Wednesday 5 August 2009

The Questionable Notion of the National Brand

I have to admit: I have never been a big fan of the notion of "national brands”. The reasons are both analytical and political. Even the most socially and culturally homogeneous countries are composed of many “moving parts”. As such, any attempt to encapsulate the national ethos in a few chosen descriptive words, much less to rank nations on the basis of their “brand” strength, seems to me an analytically futile task. At the political level, my concern is darker. National branding too easily slides in national stereotypes, which itself can slide in national demonization, if not worse. The last century has shown us the tragic consequences of this process, if left unchecked.

That said, in recent times we have seen increasing efforts to turn national branding into a respectable activity. One interesting effort is that of a consultancy called Future Brand, which has for several years produced a report which they call the “Country Brand Index” here. Based on interviews with 2700 travelers, supplemented by expert opinions and some statistical analysis, the most recent report for 2008 found the 10 leading national brands to be, in order--Australia, Canada, America, Italy, Switzerland, France, New Zealand, Britain, Japan and Sweden.

One might be tempted to treat these findings in a rather cavalier manner (despite the 64 power point slides in the 2008 report), especially since the focus of the rankings is the perception of tourists. But there may be a more serious aspect to the exercise. In commenting on these rankings, a blog posted under the auspices of (called Gulliver, I believe) noted in a posting on November 10, 2008, as follows:

“… [T[he brand experts are very definite that theirs is a science that countries need to take seriously:

“ "Countries are becoming more aware of the importance of defining how they want to be perceived and the need to improve and leverage their assets. While tourism is often the most visible manifestation of a country brand, it is clear that the image, reputation and brand values of a country impact its products, population, investment opportunities and even its foreign aid and funding."”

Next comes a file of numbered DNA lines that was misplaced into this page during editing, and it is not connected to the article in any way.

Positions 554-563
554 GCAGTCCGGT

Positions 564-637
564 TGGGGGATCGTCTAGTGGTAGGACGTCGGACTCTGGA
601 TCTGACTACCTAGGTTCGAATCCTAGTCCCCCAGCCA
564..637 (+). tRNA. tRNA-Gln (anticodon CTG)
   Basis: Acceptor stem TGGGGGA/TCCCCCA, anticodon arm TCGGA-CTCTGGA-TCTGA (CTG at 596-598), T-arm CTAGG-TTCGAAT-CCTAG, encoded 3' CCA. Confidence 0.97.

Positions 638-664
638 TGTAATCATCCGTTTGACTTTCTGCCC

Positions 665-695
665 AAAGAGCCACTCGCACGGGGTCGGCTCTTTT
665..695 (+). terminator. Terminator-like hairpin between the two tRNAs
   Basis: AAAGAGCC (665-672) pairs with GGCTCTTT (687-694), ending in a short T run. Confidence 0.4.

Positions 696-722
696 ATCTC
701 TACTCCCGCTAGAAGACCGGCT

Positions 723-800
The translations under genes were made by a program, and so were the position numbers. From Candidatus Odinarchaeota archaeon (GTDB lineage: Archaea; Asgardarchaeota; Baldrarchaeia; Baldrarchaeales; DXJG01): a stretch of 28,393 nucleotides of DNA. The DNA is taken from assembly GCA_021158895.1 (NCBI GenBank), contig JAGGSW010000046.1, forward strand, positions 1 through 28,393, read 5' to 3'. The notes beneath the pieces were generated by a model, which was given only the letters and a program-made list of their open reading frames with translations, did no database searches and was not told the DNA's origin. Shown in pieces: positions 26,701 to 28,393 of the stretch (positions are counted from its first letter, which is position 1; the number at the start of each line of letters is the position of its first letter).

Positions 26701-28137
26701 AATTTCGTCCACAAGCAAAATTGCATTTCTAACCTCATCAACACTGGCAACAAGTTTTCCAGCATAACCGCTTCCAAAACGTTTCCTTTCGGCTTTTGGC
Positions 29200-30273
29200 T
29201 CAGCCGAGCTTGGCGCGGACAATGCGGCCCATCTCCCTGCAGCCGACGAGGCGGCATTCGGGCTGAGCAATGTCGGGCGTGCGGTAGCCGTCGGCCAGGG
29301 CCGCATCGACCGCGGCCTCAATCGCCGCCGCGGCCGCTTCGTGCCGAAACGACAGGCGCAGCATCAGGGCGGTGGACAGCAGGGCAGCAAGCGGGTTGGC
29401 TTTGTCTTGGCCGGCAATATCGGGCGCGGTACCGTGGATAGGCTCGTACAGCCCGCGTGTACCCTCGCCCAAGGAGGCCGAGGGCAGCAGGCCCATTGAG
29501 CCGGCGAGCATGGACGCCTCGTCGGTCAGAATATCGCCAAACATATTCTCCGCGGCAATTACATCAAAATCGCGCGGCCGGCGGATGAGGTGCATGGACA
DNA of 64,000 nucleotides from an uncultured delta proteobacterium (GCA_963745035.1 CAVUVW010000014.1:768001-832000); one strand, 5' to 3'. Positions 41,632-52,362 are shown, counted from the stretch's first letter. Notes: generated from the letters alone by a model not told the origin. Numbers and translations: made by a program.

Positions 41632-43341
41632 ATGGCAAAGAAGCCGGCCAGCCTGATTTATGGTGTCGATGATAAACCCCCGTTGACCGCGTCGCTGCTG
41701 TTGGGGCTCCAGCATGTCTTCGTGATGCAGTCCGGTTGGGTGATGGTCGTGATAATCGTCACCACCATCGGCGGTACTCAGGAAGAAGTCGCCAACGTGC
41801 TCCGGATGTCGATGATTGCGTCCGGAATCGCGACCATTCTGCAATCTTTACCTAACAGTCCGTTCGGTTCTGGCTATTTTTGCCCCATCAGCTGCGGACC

Is that true? Are investors and funders really swayed by national branding? Surely their decisions are too rigorous to be swayed by marketing campaigns? Gulliver awaits conversion.”

Gulliver From Another Time

I thought about Gulliver’s comments as I was recently reading a piece in the July 4, 2009 issue of The Economist entitled “Courting Disaster: Russia’s Dismal Investment Climate.” The piece recounts several examples of the unfavorable business climate for foreign investors and the like in Russia. One paragraph particularly grabbed my attention:

“The clearest indictment of Russia’s investment climate came a few days ago from IKEA, a Swedish retail chain, whose local operation has grown quickly since it opened it first store near Moscow in 2000. On June 23 IKEA said it was suspending its investment in Russia because of the “unpredictable character of administrative procedures”, a euphemism for graft. A symbol of Russia’s economic rebound from the 1998 financial crisis has become an emblem of its dire investment climate.”

My point here is not to enter into the debate about whether or not Russia’s investment climate has deteriorated. Rather, it is consider briefly the notion of the “national brand” issue when juxtaposed against the power international private brand of IKEA. Maybe the reported action by IKEA (I am not certain what the article means by “suspending its investment’) is a straight-forward business decision to scale-back its activities in Russia; maybe it is a tactical ploy to pressure the Russian authorities in order to obtain more favorable conditions for the retailer.

Either way, there is a Manichean tone to The Economist’s description of the situation. IKEA is the retail white knight, whose very presence in Russia once served to validate a positive image of Russia, but whose white-knight image is now threatened by the gathering storm clouds of public perception about the nature of Russian administrative and commercial practice. The constant here is the IKEA brand, the variable is the national Russian brand. Seen in this way, the call by Gulliver for taking the notion of the national brand more seriously seems to be more siren than prescription. The notion of the national brand still has a long way to go.

IKEA--Ever the White Knight


lee said...

The idea of national branding was attempted in the UK with cool Britianna though it fall short of the mark and died quickly.... a difficult call to make!

Neil Wilkof said...


Thanks for this. I recall that a Bagehot column in The Economist considered the ups and downs of the branding of the UK/London, etc.